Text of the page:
Marching Elephants

The matriarch leads her herd to water.

The matriarch leads her herd to water.

Some of my best sightings of wildlife have happened when it was least expected or there was a severe shortage of time. Here’s one such incident.

A bunch of researchers and I were driving back to camp one evening near the Gemsbokvlakte (Gemsbok Flats in Afrikaans) area of the Etosha National Park. The park gates would be open for another ten minutes or so and we would make it just in time if we didn’t stop anywhere. As we drove along the bumpy road, a distant dust cloud caught my eye. I strained to identify the cause as the cloud had direction, as if it was being caused by a fast moving animal. My instinct was to slow down to concentrate on the dust, and that helped me identify the distinctive shape and movement of the elephants. The late evening light had blended the pachyderms perfectly into the rows of trees in the background. Only the dust they kicked up was catching the remnant sunlight to give them away. I usually don’t see elephants in this part of the park and certainly not big matriarchal herds. As I stopped the car, I was met with protests regarding time as no one else had seen the elephants! I pointed out the elephants with excitement, but they thought I was making up stories as the animals were quite far from the road and I had the fortune of catching the dust before it disappeared. After much persuasion they were finally able to see what I was seeing. It was a large herd of perhaps thirty or more, and a very unusual sight for us in the short grass plains.

I thought that the light was great and had a cool dreamy feel to it. The elephants were moving in our direction, as we were close to the waterhole that was their destination, and when there are lots of young calves in a herd there’s never a dull moment when watching them in water. There would be some nice sights and perhaps some nice photographs. However, I was aware of the fact that we were short on time. They were still about five minutes away from water and there was no way I could stay and see them. I have never broken a rule in the park, and if there was one time that I was most tempted to do so then it was that day. I actually asked the researchers how much they would fine me if I drove in a few minutes late as I thought that that money was worth the extra time I could get with the elephants. However, as soon as I asked I realized that the cost of breaking a rule was more than just its monetary value. I didn’t want to be known as a rule-breaker. No way. I still could make it to the gate within a minute or two of the closing time, but I had to leave immediately. I quietly put my camera away and started to drive. For minutes afterwards I was regretting my decision and was tempted to turn around, but I had to respect the rules in the park that I love so much. In the end, that was the right decision and I must say that I’m very happy with myself for having overcome that temptation.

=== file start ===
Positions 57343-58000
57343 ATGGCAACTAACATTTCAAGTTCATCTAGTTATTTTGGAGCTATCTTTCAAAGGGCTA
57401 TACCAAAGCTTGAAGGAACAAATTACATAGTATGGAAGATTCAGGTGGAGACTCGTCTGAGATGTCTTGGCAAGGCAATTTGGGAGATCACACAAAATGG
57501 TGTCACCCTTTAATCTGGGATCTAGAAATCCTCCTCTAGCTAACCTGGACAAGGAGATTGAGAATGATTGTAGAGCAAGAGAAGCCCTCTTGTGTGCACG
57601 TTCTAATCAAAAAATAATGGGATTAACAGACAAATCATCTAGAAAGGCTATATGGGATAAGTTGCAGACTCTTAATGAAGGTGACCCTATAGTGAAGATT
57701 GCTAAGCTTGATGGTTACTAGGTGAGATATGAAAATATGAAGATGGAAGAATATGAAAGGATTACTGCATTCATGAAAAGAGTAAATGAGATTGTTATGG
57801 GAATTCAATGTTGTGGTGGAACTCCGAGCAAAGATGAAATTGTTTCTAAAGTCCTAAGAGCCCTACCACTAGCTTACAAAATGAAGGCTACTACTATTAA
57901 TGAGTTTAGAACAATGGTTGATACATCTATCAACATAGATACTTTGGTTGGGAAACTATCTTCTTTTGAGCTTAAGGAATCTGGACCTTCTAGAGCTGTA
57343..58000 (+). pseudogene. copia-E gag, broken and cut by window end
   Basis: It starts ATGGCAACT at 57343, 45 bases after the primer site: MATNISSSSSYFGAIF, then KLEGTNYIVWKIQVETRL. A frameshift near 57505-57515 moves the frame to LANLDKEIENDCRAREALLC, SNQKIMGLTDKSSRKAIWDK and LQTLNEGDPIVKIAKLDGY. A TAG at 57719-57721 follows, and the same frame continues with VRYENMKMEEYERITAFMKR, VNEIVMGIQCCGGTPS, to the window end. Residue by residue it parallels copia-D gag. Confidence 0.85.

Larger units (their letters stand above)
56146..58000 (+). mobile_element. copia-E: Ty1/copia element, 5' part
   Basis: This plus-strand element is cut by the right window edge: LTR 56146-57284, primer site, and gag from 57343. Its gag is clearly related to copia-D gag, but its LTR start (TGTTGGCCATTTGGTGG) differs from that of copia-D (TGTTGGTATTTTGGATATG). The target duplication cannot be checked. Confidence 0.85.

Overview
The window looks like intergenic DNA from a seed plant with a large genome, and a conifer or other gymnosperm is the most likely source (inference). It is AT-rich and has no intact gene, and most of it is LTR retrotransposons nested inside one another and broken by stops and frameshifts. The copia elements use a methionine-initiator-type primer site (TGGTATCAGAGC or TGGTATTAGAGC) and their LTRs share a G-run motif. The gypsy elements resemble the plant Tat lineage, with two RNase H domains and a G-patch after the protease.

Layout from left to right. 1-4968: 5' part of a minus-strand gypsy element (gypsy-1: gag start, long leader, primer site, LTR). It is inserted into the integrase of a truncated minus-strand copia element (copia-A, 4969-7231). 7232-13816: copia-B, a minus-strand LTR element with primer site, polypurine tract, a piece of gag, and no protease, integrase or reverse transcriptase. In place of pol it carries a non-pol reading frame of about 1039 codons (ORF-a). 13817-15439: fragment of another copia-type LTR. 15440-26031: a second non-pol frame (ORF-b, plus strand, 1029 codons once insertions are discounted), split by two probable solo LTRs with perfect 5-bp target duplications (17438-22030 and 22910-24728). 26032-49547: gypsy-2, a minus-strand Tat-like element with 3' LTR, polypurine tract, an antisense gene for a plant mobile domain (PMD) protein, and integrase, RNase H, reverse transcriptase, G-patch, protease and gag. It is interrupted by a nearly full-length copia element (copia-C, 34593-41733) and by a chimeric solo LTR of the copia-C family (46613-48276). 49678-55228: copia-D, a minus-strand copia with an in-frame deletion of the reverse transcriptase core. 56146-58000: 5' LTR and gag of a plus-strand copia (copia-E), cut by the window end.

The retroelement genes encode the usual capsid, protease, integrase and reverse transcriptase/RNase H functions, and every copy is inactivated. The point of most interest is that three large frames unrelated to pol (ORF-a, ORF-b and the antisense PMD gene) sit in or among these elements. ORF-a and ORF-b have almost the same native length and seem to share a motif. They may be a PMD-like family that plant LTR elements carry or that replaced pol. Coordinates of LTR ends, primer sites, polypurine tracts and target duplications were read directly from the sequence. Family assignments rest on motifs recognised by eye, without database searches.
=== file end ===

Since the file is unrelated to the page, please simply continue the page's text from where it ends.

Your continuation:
Elephants kicking up dust as they walk briskly towards water.

Elephants kicking up dust as they walk briskly towards water.